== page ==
Allergies and related diseases have become a global problem with the progress of industrialization, pollutions pumped into the air and the increased use of chemicals in both the developed and developing world. By the mid-1900s, asthma had become an epidemic among children living in many major North American cities and there were rising rates of hay fever, asthma and eczema in most industrialized areas. A wide variety of immunological sensitivities continue to emerge as scientists and clinicians struggle to understand the causes and mechanisms of allergic and autoimmune reactions. Disorders involving food intolerances are also steeply rising as our food becomes more and more processed and laden with additives. Food and cosmetic companies have used the public awareness to market items in sometimes less than accurate methods.

Increase in Mortality Due to Asthma in Children

Preventable deaths from asthma occur due to a lack of awareness of the seriousness of the disease and its triggers, particularly in children. Since 1960, rates of deaths caused by asthma has risen steadily in all age groups, though it is highest among children. By 1966, in the US had become the fourth most common cause of death among children, after vehicle accidents, cancer and respiratory infections. Some researchers linked the increase in cases of deaths due asthma among children to the popularity of the medication corticosteroids, which suppresses the immune system, nine years earlier.

Although not all asthma is caused by allergies, the rise in asthma caused doctors to reconsider the severity and nature of allergic diseases at that time. In Western Europe, the prevalence of asthma, hay fever, allergic dermatitis and drug allergies doubled in the early 1980s. Comparisons between countries is difficult due to varying health care systems and socio-economic organization, similar patterns of asthma and other allergic diseases are reported in diverse areas of the world from Nigeria to Japan and Kuwait.

Recap: Hell’s Kitchen Season Six, Week Seven: Down One Member, the Blue Team Tries to Even Things Out

The September 1 episode picks up immediately following the unfortunate elimination of Robert, a promising contestant who left Hell’s Kitchen in season five due to health concerns and who just couldn’t get back in the groove after returning in season six.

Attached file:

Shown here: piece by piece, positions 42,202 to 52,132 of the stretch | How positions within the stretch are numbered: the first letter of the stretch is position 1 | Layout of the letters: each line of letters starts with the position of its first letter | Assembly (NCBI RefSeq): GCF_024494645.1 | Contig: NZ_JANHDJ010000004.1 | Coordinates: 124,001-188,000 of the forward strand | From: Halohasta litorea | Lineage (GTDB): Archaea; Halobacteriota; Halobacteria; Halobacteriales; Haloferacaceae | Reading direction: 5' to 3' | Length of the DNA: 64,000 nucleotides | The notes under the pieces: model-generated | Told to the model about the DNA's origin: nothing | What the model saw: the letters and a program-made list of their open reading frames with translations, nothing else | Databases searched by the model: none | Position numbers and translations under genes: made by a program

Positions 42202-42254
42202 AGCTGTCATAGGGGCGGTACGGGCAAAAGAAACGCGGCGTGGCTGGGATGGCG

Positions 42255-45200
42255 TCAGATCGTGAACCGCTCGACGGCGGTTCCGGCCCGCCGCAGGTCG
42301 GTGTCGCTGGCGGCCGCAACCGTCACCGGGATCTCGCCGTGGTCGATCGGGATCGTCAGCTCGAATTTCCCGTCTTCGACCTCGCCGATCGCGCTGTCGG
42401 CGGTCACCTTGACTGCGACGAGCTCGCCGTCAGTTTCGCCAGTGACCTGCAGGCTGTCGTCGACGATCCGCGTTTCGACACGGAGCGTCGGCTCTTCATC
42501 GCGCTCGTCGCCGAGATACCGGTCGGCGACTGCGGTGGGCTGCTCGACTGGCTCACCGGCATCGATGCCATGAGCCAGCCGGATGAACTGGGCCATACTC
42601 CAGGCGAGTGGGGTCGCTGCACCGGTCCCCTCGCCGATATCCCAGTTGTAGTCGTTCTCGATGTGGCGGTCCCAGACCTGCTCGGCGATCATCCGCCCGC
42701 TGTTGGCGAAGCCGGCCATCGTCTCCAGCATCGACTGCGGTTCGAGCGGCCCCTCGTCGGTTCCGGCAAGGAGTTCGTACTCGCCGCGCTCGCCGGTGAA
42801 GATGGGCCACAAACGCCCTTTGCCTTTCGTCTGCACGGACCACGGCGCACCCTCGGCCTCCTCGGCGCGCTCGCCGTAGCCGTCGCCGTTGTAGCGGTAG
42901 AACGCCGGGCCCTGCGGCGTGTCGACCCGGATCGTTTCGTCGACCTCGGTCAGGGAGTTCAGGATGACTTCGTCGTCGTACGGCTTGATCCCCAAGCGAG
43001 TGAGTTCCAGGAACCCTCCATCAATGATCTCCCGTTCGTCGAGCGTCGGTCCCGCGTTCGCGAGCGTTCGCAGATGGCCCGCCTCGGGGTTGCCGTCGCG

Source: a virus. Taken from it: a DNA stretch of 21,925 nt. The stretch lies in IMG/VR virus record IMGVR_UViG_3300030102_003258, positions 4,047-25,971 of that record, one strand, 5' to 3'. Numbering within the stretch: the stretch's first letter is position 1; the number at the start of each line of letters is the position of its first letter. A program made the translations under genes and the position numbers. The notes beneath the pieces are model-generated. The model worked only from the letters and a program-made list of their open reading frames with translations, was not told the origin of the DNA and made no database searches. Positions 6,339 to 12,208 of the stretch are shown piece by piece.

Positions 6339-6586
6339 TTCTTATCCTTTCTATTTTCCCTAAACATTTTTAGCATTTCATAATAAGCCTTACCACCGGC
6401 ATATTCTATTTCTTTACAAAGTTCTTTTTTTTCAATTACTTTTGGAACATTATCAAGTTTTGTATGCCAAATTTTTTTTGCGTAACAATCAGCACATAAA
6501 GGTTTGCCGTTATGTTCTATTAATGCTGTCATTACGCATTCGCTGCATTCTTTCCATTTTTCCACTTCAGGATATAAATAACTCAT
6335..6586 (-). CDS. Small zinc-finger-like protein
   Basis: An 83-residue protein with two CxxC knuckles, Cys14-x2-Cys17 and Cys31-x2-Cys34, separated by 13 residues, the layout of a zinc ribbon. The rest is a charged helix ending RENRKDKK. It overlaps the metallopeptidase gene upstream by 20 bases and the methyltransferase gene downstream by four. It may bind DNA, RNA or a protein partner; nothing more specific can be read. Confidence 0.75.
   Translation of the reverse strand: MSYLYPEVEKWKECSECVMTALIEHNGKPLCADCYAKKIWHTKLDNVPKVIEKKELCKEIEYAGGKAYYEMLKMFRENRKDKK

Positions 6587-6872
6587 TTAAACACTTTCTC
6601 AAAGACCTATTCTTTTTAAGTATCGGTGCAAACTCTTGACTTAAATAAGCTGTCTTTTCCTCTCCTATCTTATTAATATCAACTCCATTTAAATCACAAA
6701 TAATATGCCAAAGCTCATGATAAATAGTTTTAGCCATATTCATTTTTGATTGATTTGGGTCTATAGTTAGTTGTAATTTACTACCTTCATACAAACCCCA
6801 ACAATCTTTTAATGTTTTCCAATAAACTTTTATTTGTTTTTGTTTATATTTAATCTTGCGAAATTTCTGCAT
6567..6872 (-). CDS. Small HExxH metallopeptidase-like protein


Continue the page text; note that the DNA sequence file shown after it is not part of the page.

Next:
After returning to the dorms, the men are quite vocal about the decision to keep Andy over Robert, and none of them feels like Andy will stick around much longer. The women express similar sentiments about Suzanne, who is more irritating than incompetent.

Hell’s Kitchen Taste Challenge

The following morning, a familiar competition returns to Hell’s Kitchen that challenges the contestants’ palettes – the taste test. One member from both the blue and red kitchens straps on a blindfold and, using only their taste buds, attempts to identify four different foods with each correct answer netting their team a point.

Van and Ariel face off first, and the women jump out to a two to one lead after Van cannot identify venison, pecans or cream cheese. Dave struggles during his turn as well, and after round two the red team leads four to two. The men still trail by two points going into the final round, and it’s up to the nearly departed Andy to save his team. He starts off on the right foot, identifying lychee nuts and pulling the men to within one. However, Andy misidentifies avocado and tuna, sending his team to the kitchen for a day’s worth of making sorbet and unloading trucks.

As part of their reward, the ladies head off to a bizarre restaurant where they eat dinner in total darkness (shown via infrared camera), while the men’s sustenance comes in the form of roast duck and scallops – thrown into a blender and served in shake form.

A Completed Dinner Service, Elimination

During dinner service, both teams get appetizers out in a timely fashion. For the first time ever in Hell’s Kitchen, a palette-cleansing sorbet is served between courses by a member from each team. Being short one chef already, the blue team struggles to maintain the rhythm established early on once Kevin is sent to the dining room on sorbet duty.

When Kevin and Ariel (who was also serving sorbets) return, both teams move on to entrees. The guys can’t seem to get things going again as they stand around looking confused, at which point Chef Ramsay orders the men to start listening and work together. The red team gets a similar lecture about working together when they suffer from a lack of communication that results in a dish of raw lamb being sent out. Sabrina, working the meat station, is ordered by Chef Ramsay to leave the kitchen and eat said undercooked lamb, and she complies without argument.